Many employees hold the misconception that workers’ compensation claims are only applicable to single traumatic accidents that occur in the workplace. However, it is important to recognize that workers can also develop various painful issues over time as a result of repeated harm and stress. In such cases, workers’ compensation may be awarded for injuries that develop gradually due to routine physical or emotional stress on the job.

Read on to learn more and then contact PLBH at (800) 435-7542 for a free legal consultation.

Types of Cumulative Trauma Disorders

Cumulative trauma disorder (CTD) encompasses a range of injuries that develop over time as a result of ongoing occupational stress. The following are common forms of CTD:

  1. Carpal Tunnel Syndrome: Carpal tunnel syndrome is characterized by numbness, tingling, and weakness in the hand caused by compression of the median nerve in the wrist. It often affects individuals who engage in repetitive hand and wrist movements.
  2. Cubital Tunnel Syndrome: Cubital tunnel syndrome involves compression of the ulnar nerve at the elbow, resulting in pain, numbness, and weakness in the forearm and hand. It is commonly associated with activities that involve prolonged elbow flexion or pressure on the elbow.
  3. Degenerative Discs in the Neck or Back: Prolonged repetitive activities, heavy lifting, and poor posture can lead to degenerative changes in the discs of the neck or back. This can cause chronic pain, limited mobility, and potentially result in herniated discs or spinal stenosis.
  4. Degenerative Joints: Continuous stress and strain on joints can contribute to degenerative conditions such as osteoarthritis, leading to pain, inflammation, and limited joint function. Common areas affected include the knees, shoulders, hips, and hands.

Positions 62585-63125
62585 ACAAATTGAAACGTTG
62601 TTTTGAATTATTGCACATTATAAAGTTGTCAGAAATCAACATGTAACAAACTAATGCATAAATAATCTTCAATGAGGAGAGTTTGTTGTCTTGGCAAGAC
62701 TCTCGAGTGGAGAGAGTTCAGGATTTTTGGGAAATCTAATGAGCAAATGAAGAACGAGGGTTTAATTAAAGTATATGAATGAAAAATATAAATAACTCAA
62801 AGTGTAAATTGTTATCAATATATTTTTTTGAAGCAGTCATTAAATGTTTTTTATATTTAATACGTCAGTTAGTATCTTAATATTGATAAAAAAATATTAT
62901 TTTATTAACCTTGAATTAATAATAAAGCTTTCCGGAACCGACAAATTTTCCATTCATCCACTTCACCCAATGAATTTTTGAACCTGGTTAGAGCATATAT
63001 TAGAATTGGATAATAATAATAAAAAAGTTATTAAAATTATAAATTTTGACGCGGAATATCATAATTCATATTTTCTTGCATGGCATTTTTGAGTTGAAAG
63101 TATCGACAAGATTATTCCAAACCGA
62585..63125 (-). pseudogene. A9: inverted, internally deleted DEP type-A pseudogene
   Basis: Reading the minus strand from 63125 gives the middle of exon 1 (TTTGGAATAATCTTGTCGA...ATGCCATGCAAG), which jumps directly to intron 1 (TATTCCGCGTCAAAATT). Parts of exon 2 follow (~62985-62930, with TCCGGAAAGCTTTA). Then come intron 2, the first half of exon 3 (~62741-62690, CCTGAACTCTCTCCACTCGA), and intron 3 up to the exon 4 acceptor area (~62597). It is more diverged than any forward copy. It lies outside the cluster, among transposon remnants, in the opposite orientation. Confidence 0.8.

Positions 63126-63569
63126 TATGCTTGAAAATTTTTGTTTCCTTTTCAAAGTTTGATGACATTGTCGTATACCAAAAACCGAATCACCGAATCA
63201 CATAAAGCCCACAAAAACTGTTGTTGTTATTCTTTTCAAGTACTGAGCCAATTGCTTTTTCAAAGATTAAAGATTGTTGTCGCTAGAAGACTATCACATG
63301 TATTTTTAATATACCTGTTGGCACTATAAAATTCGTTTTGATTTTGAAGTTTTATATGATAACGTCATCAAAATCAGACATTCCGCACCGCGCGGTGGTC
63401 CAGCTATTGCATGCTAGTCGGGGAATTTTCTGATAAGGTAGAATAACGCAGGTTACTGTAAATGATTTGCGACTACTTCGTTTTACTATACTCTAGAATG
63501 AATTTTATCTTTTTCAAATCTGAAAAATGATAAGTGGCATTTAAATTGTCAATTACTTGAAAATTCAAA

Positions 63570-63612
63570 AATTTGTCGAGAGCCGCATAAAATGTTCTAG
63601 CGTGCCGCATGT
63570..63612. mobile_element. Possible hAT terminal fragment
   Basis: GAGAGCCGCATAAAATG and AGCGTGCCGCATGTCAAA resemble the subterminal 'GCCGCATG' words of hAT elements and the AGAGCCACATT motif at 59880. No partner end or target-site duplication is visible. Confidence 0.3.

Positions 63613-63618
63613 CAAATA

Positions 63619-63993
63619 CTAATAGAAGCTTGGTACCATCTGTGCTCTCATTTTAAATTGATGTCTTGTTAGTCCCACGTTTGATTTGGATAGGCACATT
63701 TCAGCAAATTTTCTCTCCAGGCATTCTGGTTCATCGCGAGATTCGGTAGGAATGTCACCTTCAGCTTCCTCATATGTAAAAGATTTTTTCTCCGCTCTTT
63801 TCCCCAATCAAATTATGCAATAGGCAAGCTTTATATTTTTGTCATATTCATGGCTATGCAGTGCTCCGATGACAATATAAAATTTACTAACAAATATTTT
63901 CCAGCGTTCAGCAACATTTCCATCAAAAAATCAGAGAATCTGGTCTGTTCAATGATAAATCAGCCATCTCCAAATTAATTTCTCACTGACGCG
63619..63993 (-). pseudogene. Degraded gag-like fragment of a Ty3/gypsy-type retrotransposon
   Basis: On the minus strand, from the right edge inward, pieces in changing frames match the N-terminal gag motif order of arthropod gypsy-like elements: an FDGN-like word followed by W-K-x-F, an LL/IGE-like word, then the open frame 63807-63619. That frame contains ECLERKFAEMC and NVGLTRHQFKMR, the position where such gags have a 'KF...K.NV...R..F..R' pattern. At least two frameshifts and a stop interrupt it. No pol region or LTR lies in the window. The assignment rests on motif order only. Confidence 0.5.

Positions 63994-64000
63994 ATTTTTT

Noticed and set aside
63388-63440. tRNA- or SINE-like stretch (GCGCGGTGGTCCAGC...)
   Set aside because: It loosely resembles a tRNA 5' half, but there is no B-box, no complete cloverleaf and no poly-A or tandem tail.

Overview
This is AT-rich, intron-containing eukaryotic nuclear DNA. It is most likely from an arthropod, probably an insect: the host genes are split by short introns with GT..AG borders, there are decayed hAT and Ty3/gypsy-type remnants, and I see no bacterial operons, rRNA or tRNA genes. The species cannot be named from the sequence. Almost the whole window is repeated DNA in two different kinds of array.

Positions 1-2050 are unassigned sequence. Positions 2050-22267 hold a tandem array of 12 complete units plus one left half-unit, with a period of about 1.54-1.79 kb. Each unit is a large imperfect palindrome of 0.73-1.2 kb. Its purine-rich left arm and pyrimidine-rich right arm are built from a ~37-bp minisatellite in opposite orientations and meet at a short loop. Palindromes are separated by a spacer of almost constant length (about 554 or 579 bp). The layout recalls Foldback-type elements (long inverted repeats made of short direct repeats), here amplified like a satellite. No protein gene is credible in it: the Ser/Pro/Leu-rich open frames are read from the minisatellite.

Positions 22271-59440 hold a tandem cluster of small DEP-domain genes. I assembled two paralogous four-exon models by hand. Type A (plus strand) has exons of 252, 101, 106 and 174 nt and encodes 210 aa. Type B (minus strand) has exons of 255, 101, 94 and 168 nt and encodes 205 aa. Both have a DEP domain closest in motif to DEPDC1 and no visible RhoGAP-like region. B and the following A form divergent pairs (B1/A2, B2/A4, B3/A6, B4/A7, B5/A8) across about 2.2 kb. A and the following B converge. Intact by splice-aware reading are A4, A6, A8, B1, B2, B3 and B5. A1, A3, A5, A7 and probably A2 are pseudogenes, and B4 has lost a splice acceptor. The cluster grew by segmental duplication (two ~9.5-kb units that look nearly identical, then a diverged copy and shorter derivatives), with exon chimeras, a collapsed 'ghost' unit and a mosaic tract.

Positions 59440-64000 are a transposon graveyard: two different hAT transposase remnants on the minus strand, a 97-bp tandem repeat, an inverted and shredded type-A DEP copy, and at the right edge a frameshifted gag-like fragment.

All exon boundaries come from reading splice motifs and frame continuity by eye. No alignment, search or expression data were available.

5. Mental Health Challenges: Occupational stress can also result in mental health issues such as depression, anxiety, and post-traumatic stress disorder (PTSD). These conditions can significantly impact an individual’s well-being and ability to perform their job.
  6. Repetitive Motion Disorders: Repetitive motion disorders encompass a range of conditions caused by repetitive movements, including tendonitis, bursitis, tenosynovitis, and rotator cuff injuries. These can lead to pain, inflammation, and reduced range of motion.
  7. Trigger Thumbs and Fingers: Trigger finger or trigger thumb is a condition in which the finger or thumb catches or locks when bent, causing pain and difficulty in movement. It is commonly associated with repetitive gripping or grasping motions.
  8. Upper Limb Syndrome: Upper limb syndrome refers to a group of symptoms that affect the neck, shoulders, arms, and hands, resulting from prolonged and repetitive activities. Symptoms may include pain, stiffness, weakness, and tingling sensations.

Impacts and Considerations for Workers’ Compensation

Cumulative trauma disorders can result in long-term physical and emotional damage, leading to reduced earning potential, persistent physical pain, and a decreased quality of life. These conditions can impose significant personal and financial costs on the affected individuals. If the development of these disorders can be directly attributed to prolonged workplace stress or job-related duties, workers’ compensation may be warranted.

It is essential to gather evidence documenting the relationship between the work environment and the onset of cumulative trauma disorders. Medical records, expert opinions, and testimony from healthcare professionals can strengthen a workers’ compensation claim. Seeking the assistance of a knowledgeable workers’ compensation attorney is crucial in navigating the complexities of such cases and ensuring fair compensation for the damages incurred.

Workers’ compensation benefits may include coverage for medical expenses, rehabilitation costs, lost wages, disability benefits, and vocational training, depending on the severity and impact of the cumulative trauma disorder. Contact PLBH at (800) 435-7542 now for a free legal consultation.